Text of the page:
Every major glass producer has now its own extra clear glass float line, which is also refered as low iron glass, for example , the Diamant for SSG, optiwhite for PPG, ultra clear for Guardian …., Actually the amount of iron in a glass production isn’t always so easy to control, particularly when the origins of the sand (and its iron content) vary… Even among extra clear glass products, some very slight variation of hue can be noticed when looking very carefully.
Some glass compositions like the Borosilicate glass are naturally clear and produced some optically pure glass . This type of glass was originally developed by Schott in Europe and then by Corning in US. In architecture Borosilicate glass find its use in fire application mostly due to its high fusion point and in some cases when the architect looks for very clear glass.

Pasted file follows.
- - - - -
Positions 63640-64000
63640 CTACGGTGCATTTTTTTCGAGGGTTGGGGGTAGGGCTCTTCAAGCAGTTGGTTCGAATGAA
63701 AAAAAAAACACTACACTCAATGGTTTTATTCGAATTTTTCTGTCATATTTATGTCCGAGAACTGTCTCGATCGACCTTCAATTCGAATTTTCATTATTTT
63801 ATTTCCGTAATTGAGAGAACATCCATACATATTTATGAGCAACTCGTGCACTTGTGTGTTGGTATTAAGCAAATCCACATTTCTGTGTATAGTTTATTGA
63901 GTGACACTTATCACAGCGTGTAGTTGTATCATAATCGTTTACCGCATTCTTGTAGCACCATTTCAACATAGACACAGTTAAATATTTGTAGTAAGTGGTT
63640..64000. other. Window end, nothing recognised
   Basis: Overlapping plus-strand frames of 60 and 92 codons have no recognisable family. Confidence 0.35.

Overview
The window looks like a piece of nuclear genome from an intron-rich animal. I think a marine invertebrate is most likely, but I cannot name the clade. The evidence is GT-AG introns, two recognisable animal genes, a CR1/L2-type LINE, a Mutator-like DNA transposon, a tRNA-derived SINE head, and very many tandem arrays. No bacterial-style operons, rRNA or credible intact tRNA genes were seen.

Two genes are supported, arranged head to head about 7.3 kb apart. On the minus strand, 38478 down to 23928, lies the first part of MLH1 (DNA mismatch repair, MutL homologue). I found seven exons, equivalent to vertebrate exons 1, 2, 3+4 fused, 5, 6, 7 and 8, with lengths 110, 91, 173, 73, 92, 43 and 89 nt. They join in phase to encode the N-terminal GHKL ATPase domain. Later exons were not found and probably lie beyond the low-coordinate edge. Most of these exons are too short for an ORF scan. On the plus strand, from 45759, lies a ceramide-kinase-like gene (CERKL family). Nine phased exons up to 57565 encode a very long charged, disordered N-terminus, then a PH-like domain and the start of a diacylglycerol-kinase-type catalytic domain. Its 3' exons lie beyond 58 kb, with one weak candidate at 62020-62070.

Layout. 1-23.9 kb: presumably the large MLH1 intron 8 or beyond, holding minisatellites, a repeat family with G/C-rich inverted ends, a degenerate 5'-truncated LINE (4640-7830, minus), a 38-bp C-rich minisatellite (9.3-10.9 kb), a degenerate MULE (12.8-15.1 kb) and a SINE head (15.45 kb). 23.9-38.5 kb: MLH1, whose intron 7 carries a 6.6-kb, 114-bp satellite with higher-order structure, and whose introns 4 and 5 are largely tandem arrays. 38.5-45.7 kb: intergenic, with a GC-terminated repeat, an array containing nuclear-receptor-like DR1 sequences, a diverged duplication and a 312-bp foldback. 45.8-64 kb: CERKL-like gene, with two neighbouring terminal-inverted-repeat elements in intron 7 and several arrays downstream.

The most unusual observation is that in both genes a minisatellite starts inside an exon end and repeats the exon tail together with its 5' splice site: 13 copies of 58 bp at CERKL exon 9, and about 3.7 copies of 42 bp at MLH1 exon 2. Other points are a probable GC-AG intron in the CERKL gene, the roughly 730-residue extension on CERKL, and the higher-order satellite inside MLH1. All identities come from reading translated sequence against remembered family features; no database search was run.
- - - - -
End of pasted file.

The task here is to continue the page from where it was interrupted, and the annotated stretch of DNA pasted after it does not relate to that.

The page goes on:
The Louvre Pyramid was one of the first architectural projects made with extra clear soda lime glass, with a clarity that could be comparable to a borosilicate glass, which greatly improves its inherent transparency .
Fig : AR coating, Destructive wavelength superposition with a AR coating / AR coated glass used for a vitrine in a museum or for PV cell assembly
The second property of glass, after transparency, is its extreme smoothness and therefore, its reflectivity. In fact, glass is mostly perceived through its reflectivity. Depending of the viewing angles, the transparency can even be obstructed fully, revealing just an plan of reflection.
This subject is quite sensitive in museum where glass protects rare artwork. Indeed the visitors tend to see more the reflected environment than the art piece. More and more, the glass used for this type of application, is coated with an anti-reflective coating (AR)